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What do we pay for asymmetric information? The evolution of mechanisms in online markets

  • Chen, Liyun

The appearance of the Internet reduces transaction costs greatly, and brings the boom of online markets. While we are trying to regard it as the most realistic approximation of perfect competition market, the asymmetric information and a series of problems caused by it stop us from dreaming. As the old saying goes, there is no free lunch. This summer witnessed the collapse of the reputation system in Taobao, the biggest online transaction website in China. In fact, during the evolution of mechanisms in online markets, reputation, punishment and barriers to entry have been established in turn. What do we pay for maintaining these mechanisms? In which circumstance will they be effective? In this paper I try to build a series of models within the principal-agent frame- work and repeated games to explain why and what we should pay for asymmetric information while enjoying shopping online. Specifically, these mechanisms are considered step by step and their boundary validation conditions are discussed. Finally, as the conclusion indicates, the more range that a mechanism is effective, the more opportunity cost should be paid as a rent for information.

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Paper provided by University Library of Munich, Germany in its series MPRA Paper with number 22506.

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Date of creation: 20 Nov 2009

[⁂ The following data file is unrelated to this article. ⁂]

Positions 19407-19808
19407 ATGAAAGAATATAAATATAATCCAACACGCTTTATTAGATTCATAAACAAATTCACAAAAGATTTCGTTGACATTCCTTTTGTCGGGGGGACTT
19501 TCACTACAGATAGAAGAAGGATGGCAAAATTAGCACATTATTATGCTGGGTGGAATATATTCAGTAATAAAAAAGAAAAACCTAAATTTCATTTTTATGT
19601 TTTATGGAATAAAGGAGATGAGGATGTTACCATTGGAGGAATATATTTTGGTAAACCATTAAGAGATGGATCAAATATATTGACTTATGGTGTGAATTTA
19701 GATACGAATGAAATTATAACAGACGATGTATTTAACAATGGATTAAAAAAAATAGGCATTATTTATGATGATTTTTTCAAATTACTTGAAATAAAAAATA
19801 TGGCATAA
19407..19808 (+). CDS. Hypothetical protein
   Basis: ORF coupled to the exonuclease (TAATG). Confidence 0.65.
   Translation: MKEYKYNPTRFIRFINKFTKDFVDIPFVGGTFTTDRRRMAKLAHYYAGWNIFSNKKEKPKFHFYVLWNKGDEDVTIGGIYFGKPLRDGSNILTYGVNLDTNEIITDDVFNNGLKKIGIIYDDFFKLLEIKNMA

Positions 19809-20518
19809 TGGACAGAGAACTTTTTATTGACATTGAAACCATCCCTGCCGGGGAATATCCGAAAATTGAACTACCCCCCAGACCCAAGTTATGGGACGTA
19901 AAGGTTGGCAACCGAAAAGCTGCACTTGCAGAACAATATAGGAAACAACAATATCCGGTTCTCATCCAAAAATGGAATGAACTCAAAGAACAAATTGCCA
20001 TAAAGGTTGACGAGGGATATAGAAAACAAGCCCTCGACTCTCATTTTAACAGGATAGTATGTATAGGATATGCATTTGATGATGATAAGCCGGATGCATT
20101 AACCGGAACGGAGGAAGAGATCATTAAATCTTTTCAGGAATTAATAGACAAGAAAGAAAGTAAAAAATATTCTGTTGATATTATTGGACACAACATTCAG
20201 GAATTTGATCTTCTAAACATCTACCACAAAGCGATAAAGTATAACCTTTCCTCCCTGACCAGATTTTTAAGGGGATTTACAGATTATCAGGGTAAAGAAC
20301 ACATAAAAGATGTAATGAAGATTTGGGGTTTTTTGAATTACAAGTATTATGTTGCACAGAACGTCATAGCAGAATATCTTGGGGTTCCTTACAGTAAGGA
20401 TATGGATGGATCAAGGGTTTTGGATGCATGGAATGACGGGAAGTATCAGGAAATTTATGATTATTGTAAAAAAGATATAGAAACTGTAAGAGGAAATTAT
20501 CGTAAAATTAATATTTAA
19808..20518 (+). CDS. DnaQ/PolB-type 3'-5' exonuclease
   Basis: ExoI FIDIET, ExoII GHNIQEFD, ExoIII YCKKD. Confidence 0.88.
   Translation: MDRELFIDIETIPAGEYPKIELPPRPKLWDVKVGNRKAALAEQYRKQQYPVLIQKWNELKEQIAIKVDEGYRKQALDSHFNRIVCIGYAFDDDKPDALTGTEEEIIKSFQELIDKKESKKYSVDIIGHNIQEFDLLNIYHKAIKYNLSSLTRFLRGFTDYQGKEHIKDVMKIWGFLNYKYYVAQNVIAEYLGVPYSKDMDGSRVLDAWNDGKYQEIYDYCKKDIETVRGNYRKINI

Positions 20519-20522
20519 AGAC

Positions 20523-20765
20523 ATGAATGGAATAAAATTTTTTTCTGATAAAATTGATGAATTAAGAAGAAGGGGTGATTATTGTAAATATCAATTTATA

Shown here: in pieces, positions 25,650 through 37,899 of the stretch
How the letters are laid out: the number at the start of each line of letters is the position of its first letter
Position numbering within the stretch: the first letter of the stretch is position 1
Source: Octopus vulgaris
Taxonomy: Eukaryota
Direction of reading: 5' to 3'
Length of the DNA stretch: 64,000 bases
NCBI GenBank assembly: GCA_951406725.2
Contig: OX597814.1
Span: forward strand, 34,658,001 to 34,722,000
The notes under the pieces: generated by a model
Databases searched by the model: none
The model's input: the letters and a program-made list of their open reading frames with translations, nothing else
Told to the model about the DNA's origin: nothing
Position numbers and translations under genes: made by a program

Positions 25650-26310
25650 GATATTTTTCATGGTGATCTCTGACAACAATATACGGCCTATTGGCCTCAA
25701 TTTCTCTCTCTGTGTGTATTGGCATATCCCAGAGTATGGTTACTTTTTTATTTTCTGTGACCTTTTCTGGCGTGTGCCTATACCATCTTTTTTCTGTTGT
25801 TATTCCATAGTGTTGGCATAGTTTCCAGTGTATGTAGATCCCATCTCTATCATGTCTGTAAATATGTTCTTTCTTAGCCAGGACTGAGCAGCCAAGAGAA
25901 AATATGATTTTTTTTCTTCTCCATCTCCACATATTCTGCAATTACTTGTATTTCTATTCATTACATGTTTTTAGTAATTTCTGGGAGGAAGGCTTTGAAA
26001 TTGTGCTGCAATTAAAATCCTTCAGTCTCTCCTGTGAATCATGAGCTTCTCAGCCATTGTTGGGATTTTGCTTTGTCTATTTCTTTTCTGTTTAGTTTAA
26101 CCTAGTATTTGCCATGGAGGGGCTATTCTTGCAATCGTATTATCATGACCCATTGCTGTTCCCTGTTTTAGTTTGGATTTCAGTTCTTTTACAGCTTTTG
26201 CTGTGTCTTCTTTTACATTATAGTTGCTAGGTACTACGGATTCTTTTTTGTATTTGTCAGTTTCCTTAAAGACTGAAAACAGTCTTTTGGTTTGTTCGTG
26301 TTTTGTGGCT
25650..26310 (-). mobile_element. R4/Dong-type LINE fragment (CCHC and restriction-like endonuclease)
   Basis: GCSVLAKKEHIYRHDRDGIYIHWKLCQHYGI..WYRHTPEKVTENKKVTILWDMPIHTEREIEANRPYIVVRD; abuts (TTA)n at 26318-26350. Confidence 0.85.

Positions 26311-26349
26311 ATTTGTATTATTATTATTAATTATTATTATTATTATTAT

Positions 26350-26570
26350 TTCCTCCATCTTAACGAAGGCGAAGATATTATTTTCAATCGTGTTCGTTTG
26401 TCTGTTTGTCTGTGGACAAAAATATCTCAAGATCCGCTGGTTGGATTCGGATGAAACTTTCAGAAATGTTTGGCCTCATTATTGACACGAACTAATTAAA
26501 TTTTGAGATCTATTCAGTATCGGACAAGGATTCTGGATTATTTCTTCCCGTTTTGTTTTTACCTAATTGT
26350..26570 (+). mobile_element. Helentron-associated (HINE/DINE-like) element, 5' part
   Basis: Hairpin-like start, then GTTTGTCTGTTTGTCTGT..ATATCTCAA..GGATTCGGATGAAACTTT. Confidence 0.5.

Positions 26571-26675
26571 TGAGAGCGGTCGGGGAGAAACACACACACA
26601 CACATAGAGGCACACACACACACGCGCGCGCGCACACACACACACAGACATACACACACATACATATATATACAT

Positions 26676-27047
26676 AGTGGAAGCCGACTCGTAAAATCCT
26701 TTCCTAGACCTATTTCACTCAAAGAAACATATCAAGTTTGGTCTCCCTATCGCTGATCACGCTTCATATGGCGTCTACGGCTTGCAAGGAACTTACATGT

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Handle: RePEc:pra:mprapa:22506
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  1. Paul Resnick & Christopher Avery & Richard Zeckhauser, 1999. "The Market for Evaluations," American Economic Review, American Economic Association, vol. 89(3), pages 564-584, June.
  2. Johannes H�rner, 2002. "Reputation and Competition," American Economic Review, American Economic Association, vol. 92(3), pages 644-663, June.
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  7. Ali Hortaçsu & F. Asís Martínez-Jerez & Jason Douglas, 2009. "The Geography of Trade in Online Transactions: Evidence from eBay and MercadoLibre," American Economic Journal: Microeconomics, American Economic Association, vol. 1(1), pages 53-74, February.
  8. Stiglitz, Joseph E & Weiss, Andrew, 1981. "Credit Rationing in Markets with Imperfect Information," American Economic Review, American Economic Association, vol. 71(3), pages 393-410, June.
  9. Spear, Stephen E & Srivastava, Sanjay, 1987. "On Repeated Moral Hazard with Discounting," Review of Economic Studies, Wiley Blackwell, vol. 54(4), pages 599-617, October.
  10. Cabral, Luís M B & Hortaçsu, Ali, 2004. "The Dynamics of Seller Reputation: Theory and Evidence from eBay," CEPR Discussion Papers 4345, C.E.P.R. Discussion Papers.
  11. Michael D. Smith & Erik Brynjolfsson, 2001. "Consumer Decision-making at an Internet Shopbot: Brand Still Matters," NBER Chapters, in: E-commerce, pages 541-558 National Bureau of Economic Research, Inc.
  12. Chrysanthos Dellarocas, 2003. "The Digitization of Word of Mouth: Promise and Challenges of Online Feedback Mechanisms," Management Science, INFORMS, vol. 49(10), pages 1407-1424, October.
  13. Gerald Häubl & Valerie Trifts, 2000. "Consumer Decision Making in Online Shopping Environments: The Effects of Interactive Decision Aids," Marketing Science, INFORMS, vol. 19(1), pages 4-21, May.
  14. Shapiro, Carl, 1983. "Premiums for High Quality Products as Returns to Reputations," The Quarterly Journal of Economics, MIT Press, vol. 98(4), pages 659-79, November.
  15. Greif, Avner, 1993. "Contract Enforceability and Economic Institutions in Early Trade: the Maghribi Traders' Coalition," American Economic Review, American Economic Association, vol. 83(3), pages 525-48, June.
  16. Dellarocas, Chrysanthos, 2003. "The Digitization of Word-of-mouth: Promise and Challenges of Online Feedback Mechanisms," Working papers 4296-03, Massachusetts Institute of Technology (MIT), Sloan School of Management.
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